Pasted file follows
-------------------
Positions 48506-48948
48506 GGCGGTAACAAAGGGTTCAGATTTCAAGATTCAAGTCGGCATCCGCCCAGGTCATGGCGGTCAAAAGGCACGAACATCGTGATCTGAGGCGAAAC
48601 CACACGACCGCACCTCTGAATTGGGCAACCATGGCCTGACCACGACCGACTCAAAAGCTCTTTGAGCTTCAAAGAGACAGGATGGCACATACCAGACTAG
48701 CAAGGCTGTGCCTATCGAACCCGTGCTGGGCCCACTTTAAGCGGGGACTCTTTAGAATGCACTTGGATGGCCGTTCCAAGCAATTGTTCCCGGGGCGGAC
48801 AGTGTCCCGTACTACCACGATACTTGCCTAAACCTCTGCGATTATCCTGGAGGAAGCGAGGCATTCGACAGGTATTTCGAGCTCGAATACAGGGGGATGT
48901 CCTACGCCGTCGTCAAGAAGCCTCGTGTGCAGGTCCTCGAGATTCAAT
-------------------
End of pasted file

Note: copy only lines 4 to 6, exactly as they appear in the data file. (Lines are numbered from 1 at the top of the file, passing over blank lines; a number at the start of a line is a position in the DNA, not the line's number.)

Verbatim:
48701 CAAGGCTGTGCCTATCGAACCCGTGCTGGGCCCACTTTAAGCGGGGACTCTTTAGAATGCACTTGGATGGCCGTTCCAAGCAATTGTTCCCGGGGCGGAC
48801 AGTGTCCCGTACTACCACGATACTTGCCTAAACCTCTGCGATTATCCTGGAGGAAGCGAGGCATTCGACAGGTATTTCGAGCTCGAATACAGGGGGATGT
48901 CCTACGCCGTCGTCAAGAAGCCTCGTGTGCAGGTCCTCGAGATTCAAT